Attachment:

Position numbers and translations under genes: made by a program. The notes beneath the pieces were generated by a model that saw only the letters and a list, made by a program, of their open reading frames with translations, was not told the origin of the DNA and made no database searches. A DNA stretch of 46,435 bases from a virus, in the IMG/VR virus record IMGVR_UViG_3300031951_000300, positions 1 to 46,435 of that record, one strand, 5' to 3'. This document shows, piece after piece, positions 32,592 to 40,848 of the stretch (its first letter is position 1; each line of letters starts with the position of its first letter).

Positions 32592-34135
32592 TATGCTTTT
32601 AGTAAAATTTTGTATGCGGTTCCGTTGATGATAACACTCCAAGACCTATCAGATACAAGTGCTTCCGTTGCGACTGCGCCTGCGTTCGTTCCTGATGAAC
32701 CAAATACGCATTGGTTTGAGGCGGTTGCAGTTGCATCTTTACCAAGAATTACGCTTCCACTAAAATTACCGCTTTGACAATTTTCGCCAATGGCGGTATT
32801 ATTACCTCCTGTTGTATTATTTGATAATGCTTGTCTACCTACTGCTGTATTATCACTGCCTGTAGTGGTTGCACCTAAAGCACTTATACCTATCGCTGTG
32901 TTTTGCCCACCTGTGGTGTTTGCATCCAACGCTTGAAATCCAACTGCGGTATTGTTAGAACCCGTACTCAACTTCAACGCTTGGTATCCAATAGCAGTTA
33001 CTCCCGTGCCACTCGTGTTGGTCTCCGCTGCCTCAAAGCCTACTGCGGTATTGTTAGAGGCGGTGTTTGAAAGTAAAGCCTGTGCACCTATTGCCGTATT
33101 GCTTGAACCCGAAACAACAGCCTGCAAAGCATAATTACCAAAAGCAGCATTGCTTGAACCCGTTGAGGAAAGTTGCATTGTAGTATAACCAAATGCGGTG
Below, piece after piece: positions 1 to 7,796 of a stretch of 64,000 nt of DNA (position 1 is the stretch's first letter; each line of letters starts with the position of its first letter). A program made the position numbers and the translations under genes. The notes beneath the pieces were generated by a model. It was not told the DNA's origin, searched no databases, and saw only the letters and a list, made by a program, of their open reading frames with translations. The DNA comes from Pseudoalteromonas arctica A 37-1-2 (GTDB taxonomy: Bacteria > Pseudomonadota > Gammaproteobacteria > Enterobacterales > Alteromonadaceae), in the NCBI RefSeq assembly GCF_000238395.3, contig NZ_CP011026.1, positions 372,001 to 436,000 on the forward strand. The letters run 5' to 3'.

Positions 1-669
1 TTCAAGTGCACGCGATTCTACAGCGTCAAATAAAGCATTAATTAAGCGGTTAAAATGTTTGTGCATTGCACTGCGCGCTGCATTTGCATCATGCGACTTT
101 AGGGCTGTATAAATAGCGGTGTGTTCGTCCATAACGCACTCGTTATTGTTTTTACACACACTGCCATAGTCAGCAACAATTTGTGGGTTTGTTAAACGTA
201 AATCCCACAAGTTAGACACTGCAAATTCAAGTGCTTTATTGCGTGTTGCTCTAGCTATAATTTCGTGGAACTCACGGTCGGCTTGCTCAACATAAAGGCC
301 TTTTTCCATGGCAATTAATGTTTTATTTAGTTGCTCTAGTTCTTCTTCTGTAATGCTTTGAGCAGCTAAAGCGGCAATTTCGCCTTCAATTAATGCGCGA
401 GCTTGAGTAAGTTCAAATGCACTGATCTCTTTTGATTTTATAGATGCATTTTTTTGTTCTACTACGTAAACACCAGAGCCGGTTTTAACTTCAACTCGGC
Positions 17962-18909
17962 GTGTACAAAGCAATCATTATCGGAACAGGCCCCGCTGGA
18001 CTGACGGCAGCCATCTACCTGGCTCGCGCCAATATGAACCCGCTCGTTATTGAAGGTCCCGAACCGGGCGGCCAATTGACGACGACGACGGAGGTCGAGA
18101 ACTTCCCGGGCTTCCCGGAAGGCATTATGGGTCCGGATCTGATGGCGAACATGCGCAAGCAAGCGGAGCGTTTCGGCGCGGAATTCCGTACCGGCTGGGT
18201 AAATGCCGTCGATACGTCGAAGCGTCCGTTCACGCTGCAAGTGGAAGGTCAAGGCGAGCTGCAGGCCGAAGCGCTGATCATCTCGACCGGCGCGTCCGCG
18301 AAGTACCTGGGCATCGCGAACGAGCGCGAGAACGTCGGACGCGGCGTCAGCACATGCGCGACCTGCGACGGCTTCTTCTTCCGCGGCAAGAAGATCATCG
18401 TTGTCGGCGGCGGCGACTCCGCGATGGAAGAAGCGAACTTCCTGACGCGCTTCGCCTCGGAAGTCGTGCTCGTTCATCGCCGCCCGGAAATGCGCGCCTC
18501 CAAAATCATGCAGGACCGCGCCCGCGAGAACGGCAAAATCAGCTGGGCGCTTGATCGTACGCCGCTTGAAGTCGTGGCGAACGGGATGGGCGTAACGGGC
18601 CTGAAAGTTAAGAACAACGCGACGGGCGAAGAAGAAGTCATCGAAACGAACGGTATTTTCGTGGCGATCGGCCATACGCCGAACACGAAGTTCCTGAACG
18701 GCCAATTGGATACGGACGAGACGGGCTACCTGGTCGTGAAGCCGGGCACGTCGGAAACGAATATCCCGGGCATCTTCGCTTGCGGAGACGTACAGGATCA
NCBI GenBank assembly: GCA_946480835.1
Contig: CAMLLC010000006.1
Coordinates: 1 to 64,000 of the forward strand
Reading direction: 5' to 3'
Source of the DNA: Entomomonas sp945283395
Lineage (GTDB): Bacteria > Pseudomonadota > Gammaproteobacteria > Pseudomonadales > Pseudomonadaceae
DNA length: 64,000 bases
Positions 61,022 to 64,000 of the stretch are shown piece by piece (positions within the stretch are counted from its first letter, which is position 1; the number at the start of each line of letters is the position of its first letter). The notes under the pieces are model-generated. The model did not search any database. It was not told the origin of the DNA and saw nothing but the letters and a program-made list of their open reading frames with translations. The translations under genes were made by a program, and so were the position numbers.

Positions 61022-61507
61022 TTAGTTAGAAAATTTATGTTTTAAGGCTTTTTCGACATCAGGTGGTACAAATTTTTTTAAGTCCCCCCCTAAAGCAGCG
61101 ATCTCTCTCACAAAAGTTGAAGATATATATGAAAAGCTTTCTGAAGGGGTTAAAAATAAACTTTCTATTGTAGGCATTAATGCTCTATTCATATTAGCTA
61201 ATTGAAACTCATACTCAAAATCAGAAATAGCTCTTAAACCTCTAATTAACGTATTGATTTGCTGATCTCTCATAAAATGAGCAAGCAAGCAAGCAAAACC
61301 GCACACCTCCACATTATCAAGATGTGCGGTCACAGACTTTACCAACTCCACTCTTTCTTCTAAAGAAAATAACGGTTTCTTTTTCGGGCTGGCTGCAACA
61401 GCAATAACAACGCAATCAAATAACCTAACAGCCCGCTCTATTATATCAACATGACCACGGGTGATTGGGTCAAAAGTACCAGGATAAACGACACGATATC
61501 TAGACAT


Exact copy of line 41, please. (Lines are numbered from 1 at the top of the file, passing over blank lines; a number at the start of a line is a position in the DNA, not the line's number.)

61501 TAGACAT